Tooling Article



3D Design Keys Die Shops Survival and Success

By: Lou Kren

Tuesday, July 1, 2008
Celebrating its 15th anniversary, BesTech Tool Corp. and its 30 employees design
The Tool Animation command in the 3D due-desugb siftware
The Tool Animation command in the 3D die-design software employed at BesTech allows users to click an icon and then set the press stroke, stripper travel and strip-lift height. From there, animation shows the die running as if it were in the press. This feature also provides interference detection throughout the press stroke, including strip progression through the die.
and build
3D Die Design in the ClassroomLocated in West Bend, WI, the Applied Manufacturing Technology Center at Moraine Park Technical College (MPTC) focuses on retraining and building a worldclass, skilled workforce. Its Tool Design Engineering Technology program, the only one in the state, is available as a part of a two-year associate’s degree program, but also enrolls students strictly for the die-design portion.
During its first nine years, the program taught AutoCAD along with a couple of add-on die-design programs. 2D die design ended as a class subject in 2004, replaced by 3D design via SolidWorks with Logopress3 die-design software added in 2005.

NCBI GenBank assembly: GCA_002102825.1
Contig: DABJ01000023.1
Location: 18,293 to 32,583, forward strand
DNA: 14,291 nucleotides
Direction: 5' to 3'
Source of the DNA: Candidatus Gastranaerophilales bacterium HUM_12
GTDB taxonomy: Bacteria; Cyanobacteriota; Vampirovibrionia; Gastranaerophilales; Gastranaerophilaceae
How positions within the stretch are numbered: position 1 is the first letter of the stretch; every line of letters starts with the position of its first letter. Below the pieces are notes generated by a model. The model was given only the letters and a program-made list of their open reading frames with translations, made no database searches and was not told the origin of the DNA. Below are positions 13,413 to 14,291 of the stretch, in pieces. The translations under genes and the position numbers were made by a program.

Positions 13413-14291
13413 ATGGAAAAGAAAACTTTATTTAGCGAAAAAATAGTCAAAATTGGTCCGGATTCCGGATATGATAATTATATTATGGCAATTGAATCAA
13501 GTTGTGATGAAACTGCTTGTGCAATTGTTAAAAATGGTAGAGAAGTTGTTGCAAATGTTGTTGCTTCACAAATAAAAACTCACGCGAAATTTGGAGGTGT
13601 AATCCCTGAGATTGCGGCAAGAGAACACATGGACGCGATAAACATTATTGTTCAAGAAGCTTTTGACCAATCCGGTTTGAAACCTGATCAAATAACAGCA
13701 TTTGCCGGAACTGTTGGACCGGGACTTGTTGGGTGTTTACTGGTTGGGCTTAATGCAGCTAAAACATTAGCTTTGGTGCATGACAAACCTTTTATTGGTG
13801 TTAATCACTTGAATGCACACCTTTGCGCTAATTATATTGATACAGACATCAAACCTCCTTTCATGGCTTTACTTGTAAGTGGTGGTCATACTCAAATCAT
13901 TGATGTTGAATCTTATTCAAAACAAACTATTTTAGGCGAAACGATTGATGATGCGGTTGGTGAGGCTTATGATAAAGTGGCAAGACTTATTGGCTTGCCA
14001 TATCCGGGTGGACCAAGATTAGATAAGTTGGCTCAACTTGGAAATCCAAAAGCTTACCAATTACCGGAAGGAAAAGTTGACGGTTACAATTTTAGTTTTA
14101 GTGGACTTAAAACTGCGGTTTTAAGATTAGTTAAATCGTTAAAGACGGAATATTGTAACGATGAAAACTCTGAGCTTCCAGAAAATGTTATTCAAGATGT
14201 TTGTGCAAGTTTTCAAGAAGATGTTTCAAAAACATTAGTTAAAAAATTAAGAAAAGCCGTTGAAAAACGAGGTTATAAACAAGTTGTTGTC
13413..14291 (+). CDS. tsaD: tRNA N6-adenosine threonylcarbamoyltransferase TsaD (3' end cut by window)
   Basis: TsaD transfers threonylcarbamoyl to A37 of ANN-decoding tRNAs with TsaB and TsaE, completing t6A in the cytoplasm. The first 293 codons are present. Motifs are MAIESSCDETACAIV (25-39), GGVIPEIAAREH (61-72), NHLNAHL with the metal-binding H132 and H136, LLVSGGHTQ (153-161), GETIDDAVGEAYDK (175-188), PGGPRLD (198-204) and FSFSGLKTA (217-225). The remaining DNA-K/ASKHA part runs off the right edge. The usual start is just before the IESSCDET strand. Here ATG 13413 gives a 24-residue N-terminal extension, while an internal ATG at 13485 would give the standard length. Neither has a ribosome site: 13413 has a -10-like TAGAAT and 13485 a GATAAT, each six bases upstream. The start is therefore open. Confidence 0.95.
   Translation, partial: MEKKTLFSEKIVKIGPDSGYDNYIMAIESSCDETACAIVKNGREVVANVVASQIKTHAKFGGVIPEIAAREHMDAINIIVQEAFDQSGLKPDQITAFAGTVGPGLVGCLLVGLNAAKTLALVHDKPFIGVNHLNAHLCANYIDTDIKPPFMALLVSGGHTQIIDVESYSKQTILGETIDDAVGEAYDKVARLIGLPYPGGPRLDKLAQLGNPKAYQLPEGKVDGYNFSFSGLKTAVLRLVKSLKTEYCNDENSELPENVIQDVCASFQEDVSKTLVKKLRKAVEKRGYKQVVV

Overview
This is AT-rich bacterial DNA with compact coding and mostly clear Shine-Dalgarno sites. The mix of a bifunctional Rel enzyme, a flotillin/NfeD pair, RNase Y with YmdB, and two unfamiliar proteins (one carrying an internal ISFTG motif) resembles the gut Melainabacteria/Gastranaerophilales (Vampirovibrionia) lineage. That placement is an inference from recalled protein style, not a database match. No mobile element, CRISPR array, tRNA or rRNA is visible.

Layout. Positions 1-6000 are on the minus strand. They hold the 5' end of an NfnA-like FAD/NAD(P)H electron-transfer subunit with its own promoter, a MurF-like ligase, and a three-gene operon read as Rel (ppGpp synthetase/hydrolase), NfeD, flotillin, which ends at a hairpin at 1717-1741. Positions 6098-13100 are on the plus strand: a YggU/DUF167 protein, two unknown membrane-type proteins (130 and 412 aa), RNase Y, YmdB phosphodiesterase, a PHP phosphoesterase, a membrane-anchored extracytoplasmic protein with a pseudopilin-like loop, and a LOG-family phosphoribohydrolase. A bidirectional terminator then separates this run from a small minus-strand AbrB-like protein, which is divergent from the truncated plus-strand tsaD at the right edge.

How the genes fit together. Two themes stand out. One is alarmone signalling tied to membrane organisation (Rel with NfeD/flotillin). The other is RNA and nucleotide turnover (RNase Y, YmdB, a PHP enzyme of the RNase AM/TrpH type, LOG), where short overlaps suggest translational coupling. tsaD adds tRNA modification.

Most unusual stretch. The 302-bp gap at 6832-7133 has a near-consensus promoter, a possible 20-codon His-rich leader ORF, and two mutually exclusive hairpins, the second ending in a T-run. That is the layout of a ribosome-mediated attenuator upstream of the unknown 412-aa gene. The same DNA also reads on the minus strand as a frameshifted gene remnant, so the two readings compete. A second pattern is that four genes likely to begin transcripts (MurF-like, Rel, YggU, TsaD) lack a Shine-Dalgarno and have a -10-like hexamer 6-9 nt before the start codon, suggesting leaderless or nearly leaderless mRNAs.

John Cawley, tool-design instructor at MPTC since the program’s start, notes that 3D design software allows him to teach students more about die design in a shorter amount of time. One reason: It automates the mundane tasks of die designing which speeds the overall process. In addition, the process is much more visual than with 2D design.
One example relates to strip-layout creation. The software speeds strip creation, along with design of the cutting and forming punches, says Cawley. And because everything is created as a solid the students can easily click and drag a section view through any part of the strip or tool almost instantly.
Another example relates to subassemblies. Logopress3 automatically creates four different subassemblies representing the strip, die half, punch half and stripper. The students then click an icon to display a specific subassembly or combination of subassemblies. And students can quickly choose from different styles and brands of die components found in the software’s component library, allowing them to learn about various components available in the tool and die industry. 
Once the students complete their design—or at any point during design—they can click an icon and, using the software’s built-in animation function, watch the die operating as if it were in the press. This includes the strip lifting and progressing through the die. This same tool enables instruction on clearance issues and other interference that often will not be discovered until the die is built.
For more information on the program, visit
progressive and transfer tooling at a 42,000-sq.-ft. plant in West Bend, WI. Once producing tooling for computer, appliance and lawn and garden stampers, the company in recent years has gravitated toward more demanding and complex automotive work.

It does that through a host of inhouse capabilities including design, heattreating, machining, waterjet cutting, prototyping and press tryout, with constant technology upgrades.